Silent Light (aka Stellet Licht) (2009) dir. Carlos Reygadas
Starring: Cornelio Wall, Maria Pankratz, Miriam Toews
By Alan Bacchus
The magnificent opening shot sets the pace for Carlos Reygadas’ Cannes Jury Prize Winner ‘Stellet Licht’. The opening shot which starts on a blanket of stars and then conspicuously time lapses into a sunrise framed against a pastoral landscape view of the film’s setting, takes a full 5mins to enlighten us to the stillness of time in which the film’s small Mennonite community takes place.
At 146 mins, which in terms of actual screen content and story is really a 90mins film stretched by lengthy long takes such as these, will test the patience of even the most ardent art house cinephiles. But in the right viewing conditions – that is, a real movie theatre, or at least a darkened TV room with a big screen and without distractions – Reygadas delivers a rapturously bold, beautiful and spiritual cinematic experience.
Some background context on the story is needed to understand that the film takes place in a Mexican Mennonite community. The characters, who are white, speak a peculiar European/Germanic language and live in a geographic instinct village, very little evidence of Mexico at all. Johan (Cornelio Wall) is the patriarch of a large farming family. The daily chores split up in a fashion likely traditional over hundreds of years. Reygadas’ holds his shots of Johan moving about his environment in no hurry to get to the next shot. His allows more than enough breathing room for us to feel Johan’s daily pattern.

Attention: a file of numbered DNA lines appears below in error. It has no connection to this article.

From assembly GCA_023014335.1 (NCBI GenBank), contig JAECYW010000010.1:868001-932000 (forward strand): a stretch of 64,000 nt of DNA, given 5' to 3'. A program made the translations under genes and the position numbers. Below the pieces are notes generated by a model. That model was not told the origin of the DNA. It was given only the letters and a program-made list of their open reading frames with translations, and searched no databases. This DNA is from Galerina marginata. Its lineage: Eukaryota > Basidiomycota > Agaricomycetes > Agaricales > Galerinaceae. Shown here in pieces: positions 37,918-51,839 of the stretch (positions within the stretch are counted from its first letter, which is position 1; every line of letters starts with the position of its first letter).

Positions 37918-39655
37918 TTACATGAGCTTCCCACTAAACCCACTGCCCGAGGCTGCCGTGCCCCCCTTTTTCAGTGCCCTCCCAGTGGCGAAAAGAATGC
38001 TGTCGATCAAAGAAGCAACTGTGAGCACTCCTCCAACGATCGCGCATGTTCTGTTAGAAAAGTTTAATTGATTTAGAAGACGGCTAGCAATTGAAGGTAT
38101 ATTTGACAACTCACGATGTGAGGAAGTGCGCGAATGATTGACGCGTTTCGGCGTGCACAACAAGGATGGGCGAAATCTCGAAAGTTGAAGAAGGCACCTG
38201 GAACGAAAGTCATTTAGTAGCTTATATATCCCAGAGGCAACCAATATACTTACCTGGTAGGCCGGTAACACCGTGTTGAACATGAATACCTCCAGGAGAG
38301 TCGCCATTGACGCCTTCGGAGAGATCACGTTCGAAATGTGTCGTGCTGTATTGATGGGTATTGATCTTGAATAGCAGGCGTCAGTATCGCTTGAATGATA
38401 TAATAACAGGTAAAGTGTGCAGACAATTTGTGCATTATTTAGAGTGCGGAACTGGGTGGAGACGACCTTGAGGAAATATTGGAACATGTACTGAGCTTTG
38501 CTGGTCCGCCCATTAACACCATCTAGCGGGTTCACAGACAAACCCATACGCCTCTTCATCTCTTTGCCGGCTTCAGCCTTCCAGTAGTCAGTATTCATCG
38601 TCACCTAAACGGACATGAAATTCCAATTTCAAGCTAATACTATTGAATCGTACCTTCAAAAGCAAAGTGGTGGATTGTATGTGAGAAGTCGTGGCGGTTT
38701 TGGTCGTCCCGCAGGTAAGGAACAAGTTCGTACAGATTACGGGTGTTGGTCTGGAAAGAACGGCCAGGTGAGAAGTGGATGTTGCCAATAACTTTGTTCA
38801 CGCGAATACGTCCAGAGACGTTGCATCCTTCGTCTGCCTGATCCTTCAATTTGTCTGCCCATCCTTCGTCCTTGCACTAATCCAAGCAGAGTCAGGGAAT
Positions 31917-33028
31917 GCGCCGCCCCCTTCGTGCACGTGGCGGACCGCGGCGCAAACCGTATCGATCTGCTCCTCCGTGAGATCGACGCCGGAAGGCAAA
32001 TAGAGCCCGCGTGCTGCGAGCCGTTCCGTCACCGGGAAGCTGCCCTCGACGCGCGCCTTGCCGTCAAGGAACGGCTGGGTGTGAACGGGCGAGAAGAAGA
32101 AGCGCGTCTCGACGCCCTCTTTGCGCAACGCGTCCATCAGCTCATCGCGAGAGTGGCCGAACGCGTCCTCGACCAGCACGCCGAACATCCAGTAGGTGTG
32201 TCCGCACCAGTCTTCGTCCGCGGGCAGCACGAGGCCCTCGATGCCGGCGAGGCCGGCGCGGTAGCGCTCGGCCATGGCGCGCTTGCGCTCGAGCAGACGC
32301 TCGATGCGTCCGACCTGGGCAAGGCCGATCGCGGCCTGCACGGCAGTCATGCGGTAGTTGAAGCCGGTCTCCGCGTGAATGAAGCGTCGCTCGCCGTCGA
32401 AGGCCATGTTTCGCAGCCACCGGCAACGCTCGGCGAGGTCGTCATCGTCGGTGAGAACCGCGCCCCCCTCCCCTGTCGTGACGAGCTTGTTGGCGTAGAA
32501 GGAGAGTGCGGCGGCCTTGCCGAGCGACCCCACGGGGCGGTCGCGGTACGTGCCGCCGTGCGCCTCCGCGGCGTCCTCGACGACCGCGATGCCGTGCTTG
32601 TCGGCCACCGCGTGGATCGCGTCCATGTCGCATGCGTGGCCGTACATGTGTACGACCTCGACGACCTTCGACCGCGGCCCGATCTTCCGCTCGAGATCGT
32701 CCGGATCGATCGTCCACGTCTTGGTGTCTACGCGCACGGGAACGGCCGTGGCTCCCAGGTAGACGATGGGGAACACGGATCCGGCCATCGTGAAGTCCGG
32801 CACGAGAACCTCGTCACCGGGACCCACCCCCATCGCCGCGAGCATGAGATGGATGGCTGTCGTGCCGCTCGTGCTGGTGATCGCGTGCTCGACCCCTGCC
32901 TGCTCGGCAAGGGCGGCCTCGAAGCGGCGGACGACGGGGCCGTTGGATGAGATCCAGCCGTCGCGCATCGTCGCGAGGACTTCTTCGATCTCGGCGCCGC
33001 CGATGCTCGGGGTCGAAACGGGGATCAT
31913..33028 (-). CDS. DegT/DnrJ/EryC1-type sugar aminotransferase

While Johan is stoic and controlled on the outside, internally his emotions are a rollercoaster. He’s already deep into a relationship another woman, Marianne – another local farmer. We receive this information in a unique revelation from Johan. Unlike every other affair we seen in the movies, Johan confesses to his father with an alarming matter-of-fact yet distressed attitude. In fact there’s no sneaking around for Johan who, from the beginning, has been up front and frank with his wife about his feelings – an effect which disarms us from hating Johan. This conflict of feelings which is rarely if ever expressed outwardly torment Johan
For his wife it’s even more. She too holds her poker face, revealing none of her own inner rage and resentment. It isn’t until an astounding emotional climax under a tree in heavy rain do we see and feel the effect of Johan’s infidelity.
Alexis Zabe’s strikingly handsome and formal cinematography is dripping with texture. The tone he achieves from his dusty-coloured and sparsely decorated compositions reminds us of Nestor Almendros’ seminal work in ‘Days of Heaven’. There’s even a distinct 70’s feel from his glorious anamorphic cinemascope camera process. Zabe admirably directs our attention by shifting his focus around his frames. In the case of the close-ups his focus is sometimes so shallow Johan’s nose, or chin, or even eyebrows might be out of focus.
We’re also reminded of Michael Haneke’s ‘The White Ribbon’ – a similarly paced and stoically shot mood piece about a small community dealing with events, and emotions foreign to them. As some of you might know, I wasn’t enraptured with White Ribbon as most other people were, and while Haneke’s vision seemed purposely to pull the rug from under us at the moment we expect a climax, in ‘Silent Light’, however pedantic, there’s a profound and thoroughly satisfying payoff at the end of his slow-burning wick.